Stock prices suffered their third serious setback in a row in the heaviest trading day in history on both the New York and American Stock Exchanges.
Stocks rallied during the last two hours of trading, however. The Dow Jones Industrial Average, which was down nearly 25 points at 2 p.m., was down 8.27 points at the 4 p.m. close of trading on the New York exchange.
That, however, was a far cry from the 26.45 points the Dow index lost Tuesday or the 13.57 declone on Monday. Last Friday the Dow closed at its year's high of 897.61. Today the Dow closed at 849.32.
Market analysts attributed most of the decline in prices to investors' fears of the Federal Reserve Board's new tight monetary policy, which is expected to reduce bank lending, sharply raise interest rates further and trigger a serious recession.
Undoubtedly, many investors also were "psyched out by the October syndrome," said Newton Zinder of E.F. Hutton and Co. Last October, the Dow index fell more than 100 points in two weeks. Fifty years ago, in late October 1929, the market hit its first crash that marked the beginning of the Great Depression.
Trading was heavy all day, and at some points the high-speed New York Stock Exchange tape was running more than an hour late. The tape had never run later than 35 minutes since it was installed in 1964.
Final volume for the day on the NYSE was 81-62 million chares. The previous record trading day was 66.3 million shares on Aug. 3, 1968.
The lateness of the tape and the heavy trading suggests that both institutions and individuals were selling heavily, especially in early trading. i
"A 100-share trade takes up just as much time on the tape as a 10,000-share trade," one analyst noted.
Because rising interest rates make it increasingly expensive for individuals to buy stocks on margin (that is to borrow from their broker some portion of the cost of the stock), individuals may have decided to bail out today after losses on Monday and Tuesday, another analyst suggested.
"You can ignore rising interest rates when stock prices are rising as they have been most of the year," Zinder said. But when prices start to fall at the same time the interest brokers charge their customers rises, selling will increase.
Many large banks raised their broker loan rates a percentage point or more Tuesday at the same time the banks raised their prime lending rate to corporate borrowers.
Brokers generally borrow funds from banks, add several percentage points to the loan and re-lend to customers who maintain so-called margin accounts. Margin account interest rates are now near 17 percent.
As on Tuesday, few industries or stocks escaped a decline. Only 131 stocks rose in price today, while 1,658 declined. On the American Stock Exchange, 49 issues advanced and 766 declined.
The American Exchange also had a record trading day, as 13.23 million shares changed hands. The previous record was 11.4 million shares on Dec. 31, 1969.
But both exchanges recorded their lows for the day around 2 p.m. and prices began to rise as investors saw chances to buy some bargains. The recovery first became apparent among what are commonly called "blue chips," the richest and best-capitalized companies.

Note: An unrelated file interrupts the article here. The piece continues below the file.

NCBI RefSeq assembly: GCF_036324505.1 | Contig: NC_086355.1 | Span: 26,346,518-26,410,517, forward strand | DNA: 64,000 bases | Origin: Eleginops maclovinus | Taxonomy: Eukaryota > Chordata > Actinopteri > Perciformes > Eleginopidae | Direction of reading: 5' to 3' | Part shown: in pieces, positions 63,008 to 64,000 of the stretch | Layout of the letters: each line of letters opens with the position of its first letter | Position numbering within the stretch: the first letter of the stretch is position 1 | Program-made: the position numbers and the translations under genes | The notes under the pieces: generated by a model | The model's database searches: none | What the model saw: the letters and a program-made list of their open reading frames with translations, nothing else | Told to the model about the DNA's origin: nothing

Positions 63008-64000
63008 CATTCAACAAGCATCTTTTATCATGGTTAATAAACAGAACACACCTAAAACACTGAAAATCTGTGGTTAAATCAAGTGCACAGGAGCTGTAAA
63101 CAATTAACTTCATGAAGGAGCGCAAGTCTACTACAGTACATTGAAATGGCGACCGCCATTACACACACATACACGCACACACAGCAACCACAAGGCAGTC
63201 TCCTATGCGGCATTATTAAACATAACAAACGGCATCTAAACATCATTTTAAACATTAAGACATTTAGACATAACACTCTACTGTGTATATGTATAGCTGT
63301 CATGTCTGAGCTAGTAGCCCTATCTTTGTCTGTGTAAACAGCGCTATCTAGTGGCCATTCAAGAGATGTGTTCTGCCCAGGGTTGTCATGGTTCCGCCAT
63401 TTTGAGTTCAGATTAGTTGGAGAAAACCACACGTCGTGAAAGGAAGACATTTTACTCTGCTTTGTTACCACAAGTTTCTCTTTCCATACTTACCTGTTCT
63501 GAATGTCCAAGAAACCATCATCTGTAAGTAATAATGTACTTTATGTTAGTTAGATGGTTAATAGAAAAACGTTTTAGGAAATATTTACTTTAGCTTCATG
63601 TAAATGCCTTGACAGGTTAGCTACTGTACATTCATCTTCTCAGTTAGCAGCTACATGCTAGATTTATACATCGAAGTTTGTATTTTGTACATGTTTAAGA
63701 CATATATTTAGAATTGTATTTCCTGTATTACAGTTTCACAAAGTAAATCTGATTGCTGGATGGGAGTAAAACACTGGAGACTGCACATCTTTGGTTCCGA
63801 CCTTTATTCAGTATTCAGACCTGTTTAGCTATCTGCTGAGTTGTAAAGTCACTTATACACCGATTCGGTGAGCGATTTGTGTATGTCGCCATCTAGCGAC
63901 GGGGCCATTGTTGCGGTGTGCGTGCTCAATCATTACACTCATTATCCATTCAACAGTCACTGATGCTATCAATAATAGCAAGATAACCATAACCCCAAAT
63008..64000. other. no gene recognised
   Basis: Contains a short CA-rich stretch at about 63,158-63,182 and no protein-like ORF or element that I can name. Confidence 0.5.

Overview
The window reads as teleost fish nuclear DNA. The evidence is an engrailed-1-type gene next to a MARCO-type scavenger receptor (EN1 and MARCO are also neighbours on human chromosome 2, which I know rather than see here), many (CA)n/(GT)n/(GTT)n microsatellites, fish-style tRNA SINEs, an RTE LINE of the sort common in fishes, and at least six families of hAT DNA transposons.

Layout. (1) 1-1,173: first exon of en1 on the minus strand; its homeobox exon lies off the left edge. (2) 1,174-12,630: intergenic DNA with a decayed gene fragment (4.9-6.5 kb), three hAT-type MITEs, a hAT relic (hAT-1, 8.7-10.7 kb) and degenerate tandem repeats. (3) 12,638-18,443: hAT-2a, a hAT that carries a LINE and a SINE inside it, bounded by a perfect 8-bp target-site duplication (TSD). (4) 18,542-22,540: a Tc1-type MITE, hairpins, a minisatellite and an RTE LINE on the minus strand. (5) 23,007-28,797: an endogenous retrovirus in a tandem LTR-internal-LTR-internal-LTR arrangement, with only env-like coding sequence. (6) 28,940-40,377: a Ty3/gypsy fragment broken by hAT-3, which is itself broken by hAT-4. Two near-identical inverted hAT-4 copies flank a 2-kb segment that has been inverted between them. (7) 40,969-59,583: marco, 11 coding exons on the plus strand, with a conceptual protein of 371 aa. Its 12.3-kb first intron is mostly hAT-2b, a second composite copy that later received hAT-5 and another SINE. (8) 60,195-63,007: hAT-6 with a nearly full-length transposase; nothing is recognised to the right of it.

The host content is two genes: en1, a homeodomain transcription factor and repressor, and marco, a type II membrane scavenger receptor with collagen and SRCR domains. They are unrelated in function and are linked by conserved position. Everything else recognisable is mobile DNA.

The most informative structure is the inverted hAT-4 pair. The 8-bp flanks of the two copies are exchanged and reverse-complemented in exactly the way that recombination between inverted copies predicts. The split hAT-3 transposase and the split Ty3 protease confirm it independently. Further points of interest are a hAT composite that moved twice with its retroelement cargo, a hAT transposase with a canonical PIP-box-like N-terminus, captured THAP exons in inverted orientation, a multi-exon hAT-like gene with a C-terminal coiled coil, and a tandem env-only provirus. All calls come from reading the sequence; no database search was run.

Texaco Inc., one of the most active on the New York Exchange, closed at $29.625 a share, down 25 cents. It had been much lower in earlier trading.
Other active stocks, such as IBM -- which is in the midst of trying to sell $1 billion of notes and debentures -- also closed below their Tuesday closing price but above their lowest level of the day.
One of the few companies to gain was CBS, closing up 75 cents a share at $50. The company announced today that it would enter the motion pictures business.
Hutton's Zinder said the rally near the close of trading today may mean that the stock market has reached the end of the decline triggered by the Federal Reserve actions.
In large part, the panic selling of stocks this week reflects investor uncertainty about whether the tight-money policy will result in a serious recession. In general, however, recessions have been good for stock prices, after an initial decline when slower economic grwoth results in lower corporate earnings.
However, one analyst cautioned, while the market might have over-reacted to the new Fed policy this week, the grounds for a strong recovery are not there yet until investors can see whether the Fed is successful in its latest try at reducing inflation.
The New York Stock Exchange index was down one point at 59.53. It fell 2.05 on Tuesday.
The american Stock Exchange index was off 7.50 today, closing at 212.65. It fell 12.26 Tuesday.
Like the Dow Jones Industrial Average, the American index hit its yearly peak last Friday, when is closed at 235.15.
In the over-the-counter market, the National Association of Securities Dealers NASDAQ index closed down 5.89 at 139.31.
At least one new stock issue was postponed because of the hectic market situation. Montana-Dakota Utiltities Co. said it would defer temporarily an 850,000-share offering scheduled for today. The company set no new sale date.